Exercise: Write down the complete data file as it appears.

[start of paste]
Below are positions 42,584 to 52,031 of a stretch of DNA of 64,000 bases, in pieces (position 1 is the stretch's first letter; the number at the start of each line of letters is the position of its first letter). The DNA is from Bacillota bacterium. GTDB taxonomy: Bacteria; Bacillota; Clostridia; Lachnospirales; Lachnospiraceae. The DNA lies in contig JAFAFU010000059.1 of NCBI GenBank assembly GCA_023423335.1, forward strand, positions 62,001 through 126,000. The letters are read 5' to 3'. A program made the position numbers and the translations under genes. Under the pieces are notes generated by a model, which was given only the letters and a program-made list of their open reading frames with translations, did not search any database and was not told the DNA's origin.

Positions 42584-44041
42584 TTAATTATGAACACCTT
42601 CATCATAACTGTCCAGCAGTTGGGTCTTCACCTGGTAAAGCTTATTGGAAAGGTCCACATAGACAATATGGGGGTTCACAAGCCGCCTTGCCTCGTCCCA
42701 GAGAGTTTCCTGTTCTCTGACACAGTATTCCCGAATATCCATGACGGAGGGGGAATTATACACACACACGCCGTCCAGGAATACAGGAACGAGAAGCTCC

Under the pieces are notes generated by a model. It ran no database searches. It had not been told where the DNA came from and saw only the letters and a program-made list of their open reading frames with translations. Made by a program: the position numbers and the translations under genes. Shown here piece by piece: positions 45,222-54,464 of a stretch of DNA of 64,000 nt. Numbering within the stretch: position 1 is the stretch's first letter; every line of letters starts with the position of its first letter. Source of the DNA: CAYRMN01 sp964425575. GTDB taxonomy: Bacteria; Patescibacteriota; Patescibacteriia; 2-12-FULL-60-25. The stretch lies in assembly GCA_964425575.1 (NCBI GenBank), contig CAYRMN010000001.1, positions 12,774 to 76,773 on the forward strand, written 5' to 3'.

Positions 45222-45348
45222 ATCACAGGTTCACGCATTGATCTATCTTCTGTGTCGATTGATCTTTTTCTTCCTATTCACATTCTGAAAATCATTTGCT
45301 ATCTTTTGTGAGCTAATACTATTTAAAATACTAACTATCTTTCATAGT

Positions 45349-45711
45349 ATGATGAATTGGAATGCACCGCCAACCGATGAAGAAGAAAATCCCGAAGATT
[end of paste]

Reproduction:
Below are positions 42,584 to 52,031 of a stretch of DNA of 64,000 bases, in pieces (position 1 is the stretch's first letter; the number at the start of each line of letters is the position of its first letter). The DNA is from Bacillota bacterium. GTDB taxonomy: Bacteria; Bacillota; Clostridia; Lachnospirales; Lachnospiraceae. The DNA lies in contig JAFAFU010000059.1 of NCBI GenBank assembly GCA_023423335.1, forward strand, positions 62,001 through 126,000. The letters are read 5' to 3'. A program made the position numbers and the translations under genes. Under the pieces are notes generated by a model, which was given only the letters and a program-made list of their open reading frames with translations, did not search any database and was not told the DNA's origin.

Positions 42584-44041
42584 TTAATTATGAACACCTT
42601 CATCATAACTGTCCAGCAGTTGGGTCTTCACCTGGTAAAGCTTATTGGAAAGGTCCACATAGACAATATGGGGGTTCACAAGCCGCCTTGCCTCGTCCCA
42701 GAGAGTTTCCTGTTCTCTGACACAGTATTCCCGAATATCCATGACGGAGGGGGAATTATACACACACACGCCGTCCAGGAATACAGGAACGAGAAGCTCC

Under the pieces are notes generated by a model. It ran no database searches. It had not been told where the DNA came from and saw only the letters and a program-made list of their open reading frames with translations. Made by a program: the position numbers and the translations under genes. Shown here piece by piece: positions 45,222-54,464 of a stretch of DNA of 64,000 nt. Numbering within the stretch: position 1 is the stretch's first letter; every line of letters starts with the position of its first letter. Source of the DNA: CAYRMN01 sp964425575. GTDB taxonomy: Bacteria; Patescibacteriota; Patescibacteriia; 2-12-FULL-60-25. The stretch lies in assembly GCA_964425575.1 (NCBI GenBank), contig CAYRMN010000001.1, positions 12,774 to 76,773 on the forward strand, written 5' to 3'.

Positions 45222-45348
45222 ATCACAGGTTCACGCATTGATCTATCTTCTGTGTCGATTGATCTTTTTCTTCCTATTCACATTCTGAAAATCATTTGCT
45301 ATCTTTTGTGAGCTAATACTATTTAAAATACTAACTATCTTTCATAGT

Positions 45349-45711
45349 ATGATGAATTGGAATGCACCGCCAACCGATGAAGAAGAAAATCCCGAAGATT